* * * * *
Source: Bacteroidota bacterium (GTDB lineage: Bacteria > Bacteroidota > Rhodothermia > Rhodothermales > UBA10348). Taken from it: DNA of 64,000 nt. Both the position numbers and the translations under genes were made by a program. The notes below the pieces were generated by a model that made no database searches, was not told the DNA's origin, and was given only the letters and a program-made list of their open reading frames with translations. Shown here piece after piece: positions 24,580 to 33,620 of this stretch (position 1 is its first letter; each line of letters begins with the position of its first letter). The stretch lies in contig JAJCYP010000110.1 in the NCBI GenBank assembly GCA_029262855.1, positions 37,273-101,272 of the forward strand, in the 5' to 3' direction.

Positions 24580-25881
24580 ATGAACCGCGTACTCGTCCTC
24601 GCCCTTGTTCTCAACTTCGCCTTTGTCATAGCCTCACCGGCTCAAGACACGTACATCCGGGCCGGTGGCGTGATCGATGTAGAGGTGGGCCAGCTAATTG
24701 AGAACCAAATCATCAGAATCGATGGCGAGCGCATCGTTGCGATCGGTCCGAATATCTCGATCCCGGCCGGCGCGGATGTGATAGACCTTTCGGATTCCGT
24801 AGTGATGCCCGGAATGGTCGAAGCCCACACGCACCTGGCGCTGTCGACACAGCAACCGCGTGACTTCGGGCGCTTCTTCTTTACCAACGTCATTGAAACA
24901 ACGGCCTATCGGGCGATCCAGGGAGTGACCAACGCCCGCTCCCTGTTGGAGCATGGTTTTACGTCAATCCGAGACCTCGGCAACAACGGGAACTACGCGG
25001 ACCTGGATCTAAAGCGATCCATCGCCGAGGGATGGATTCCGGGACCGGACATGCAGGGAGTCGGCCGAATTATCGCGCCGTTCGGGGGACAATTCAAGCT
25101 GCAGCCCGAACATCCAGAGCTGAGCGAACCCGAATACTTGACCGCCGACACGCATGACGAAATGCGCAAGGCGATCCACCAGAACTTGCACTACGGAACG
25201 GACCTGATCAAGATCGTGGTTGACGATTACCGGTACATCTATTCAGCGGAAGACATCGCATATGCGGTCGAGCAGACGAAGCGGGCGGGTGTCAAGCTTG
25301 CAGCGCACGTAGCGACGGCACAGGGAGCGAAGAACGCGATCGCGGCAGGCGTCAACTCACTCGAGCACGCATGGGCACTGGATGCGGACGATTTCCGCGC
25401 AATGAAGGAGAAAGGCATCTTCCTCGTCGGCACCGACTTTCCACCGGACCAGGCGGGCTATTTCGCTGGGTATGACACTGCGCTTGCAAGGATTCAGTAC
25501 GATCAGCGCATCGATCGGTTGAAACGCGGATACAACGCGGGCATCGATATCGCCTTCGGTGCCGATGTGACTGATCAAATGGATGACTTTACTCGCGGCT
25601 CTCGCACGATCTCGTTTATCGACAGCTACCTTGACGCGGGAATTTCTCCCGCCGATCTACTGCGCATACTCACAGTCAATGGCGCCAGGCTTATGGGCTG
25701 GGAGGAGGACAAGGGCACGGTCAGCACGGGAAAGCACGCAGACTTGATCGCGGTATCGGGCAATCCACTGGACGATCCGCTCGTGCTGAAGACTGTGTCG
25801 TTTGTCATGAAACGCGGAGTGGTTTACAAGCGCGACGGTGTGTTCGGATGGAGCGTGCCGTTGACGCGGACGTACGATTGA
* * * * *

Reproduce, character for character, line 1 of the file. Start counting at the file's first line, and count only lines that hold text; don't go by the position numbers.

Source: Bacteroidota bacterium (GTDB lineage: Bacteria > Bacteroidota > Rhodothermia > Rhodothermales > UBA10348). Taken from it: DNA of 64,000 nt. Both the position numbers and the translations under genes were made by a program. The notes below the pieces were generated by a model that made no database searches, was not told the DNA's origin, and was given only the letters and a program-made list of their open reading frames with translations. Shown here piece after piece: positions 24,580 to 33,620 of this stretch (position 1 is its first letter; each line of letters begins with the position of its first letter). The stretch lies in contig JAJCYP010000110.1 in the NCBI GenBank assembly GCA_029262855.1, positions 37,273-101,272 of the forward strand, in the 5' to 3' direction.